lung (n.) Look up lung at Dictionary.com
human or animal respiratory organ, c. 1300, from Old English lungen (plural), from Proto-Germanic *lungw- (source also of Old Norse lunge, Old Frisian lungen, Middle Dutch longhe, Dutch long, Old High German lungun, German lunge "lung"), literally "the light organ," from PIE *legwh- "not heavy, having little weight; easy, agile, nimble" (source also of Russian lëgkij, Polish lekki "light;" Russian lëgkoje "lung," Greek elaphros "light" in weight; see also lever).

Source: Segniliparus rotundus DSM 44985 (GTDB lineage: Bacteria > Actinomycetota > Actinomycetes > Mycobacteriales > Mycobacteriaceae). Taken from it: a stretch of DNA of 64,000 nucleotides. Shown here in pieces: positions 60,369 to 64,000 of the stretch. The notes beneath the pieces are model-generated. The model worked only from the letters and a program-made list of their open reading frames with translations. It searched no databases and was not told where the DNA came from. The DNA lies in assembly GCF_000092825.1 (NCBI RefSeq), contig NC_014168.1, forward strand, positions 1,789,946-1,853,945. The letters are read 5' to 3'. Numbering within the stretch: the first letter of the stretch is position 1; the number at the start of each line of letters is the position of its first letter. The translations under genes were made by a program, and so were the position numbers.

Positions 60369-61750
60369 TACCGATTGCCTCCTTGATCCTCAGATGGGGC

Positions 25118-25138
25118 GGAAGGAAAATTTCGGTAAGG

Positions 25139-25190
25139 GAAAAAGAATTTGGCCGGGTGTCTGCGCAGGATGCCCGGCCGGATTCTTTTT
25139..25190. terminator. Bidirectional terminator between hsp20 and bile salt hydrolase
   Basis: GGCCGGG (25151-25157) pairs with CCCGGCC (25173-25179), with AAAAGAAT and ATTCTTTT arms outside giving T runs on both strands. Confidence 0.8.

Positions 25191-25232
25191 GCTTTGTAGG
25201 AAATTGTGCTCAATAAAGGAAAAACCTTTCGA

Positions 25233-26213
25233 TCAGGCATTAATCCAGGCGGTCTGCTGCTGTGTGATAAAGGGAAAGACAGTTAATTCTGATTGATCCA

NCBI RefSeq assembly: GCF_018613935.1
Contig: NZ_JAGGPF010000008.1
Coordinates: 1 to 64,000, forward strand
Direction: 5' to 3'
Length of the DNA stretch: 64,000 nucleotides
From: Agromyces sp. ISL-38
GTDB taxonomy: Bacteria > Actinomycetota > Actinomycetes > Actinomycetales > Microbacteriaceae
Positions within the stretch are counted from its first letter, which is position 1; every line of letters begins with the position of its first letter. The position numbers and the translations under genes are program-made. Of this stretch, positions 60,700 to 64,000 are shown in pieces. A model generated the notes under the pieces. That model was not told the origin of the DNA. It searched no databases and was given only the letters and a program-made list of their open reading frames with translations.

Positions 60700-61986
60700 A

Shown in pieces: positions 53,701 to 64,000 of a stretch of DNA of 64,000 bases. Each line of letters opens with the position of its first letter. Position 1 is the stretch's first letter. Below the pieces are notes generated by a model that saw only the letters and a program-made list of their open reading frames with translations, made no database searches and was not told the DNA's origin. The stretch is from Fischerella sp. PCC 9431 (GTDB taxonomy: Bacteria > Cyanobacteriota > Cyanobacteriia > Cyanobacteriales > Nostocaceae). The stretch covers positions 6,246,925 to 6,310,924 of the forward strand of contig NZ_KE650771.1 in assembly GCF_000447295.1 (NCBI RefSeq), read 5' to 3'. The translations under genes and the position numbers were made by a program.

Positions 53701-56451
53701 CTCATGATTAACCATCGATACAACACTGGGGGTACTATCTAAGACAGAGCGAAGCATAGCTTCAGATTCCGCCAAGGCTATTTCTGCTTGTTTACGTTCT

So called perhaps because in a cook pot lungs of a slaughtered animal float, while the heart, liver, etc., do not. Compare Portuguese leve "lung," from Latin levis "light;" Irish scaman "lungs," from scaman "light;" Welsh ysgyfaint "lungs," from ysgafn "light." See also lights, pulmonary. Lung cancer is attested from 1882. Lung-power "strength of voice" is from 1900.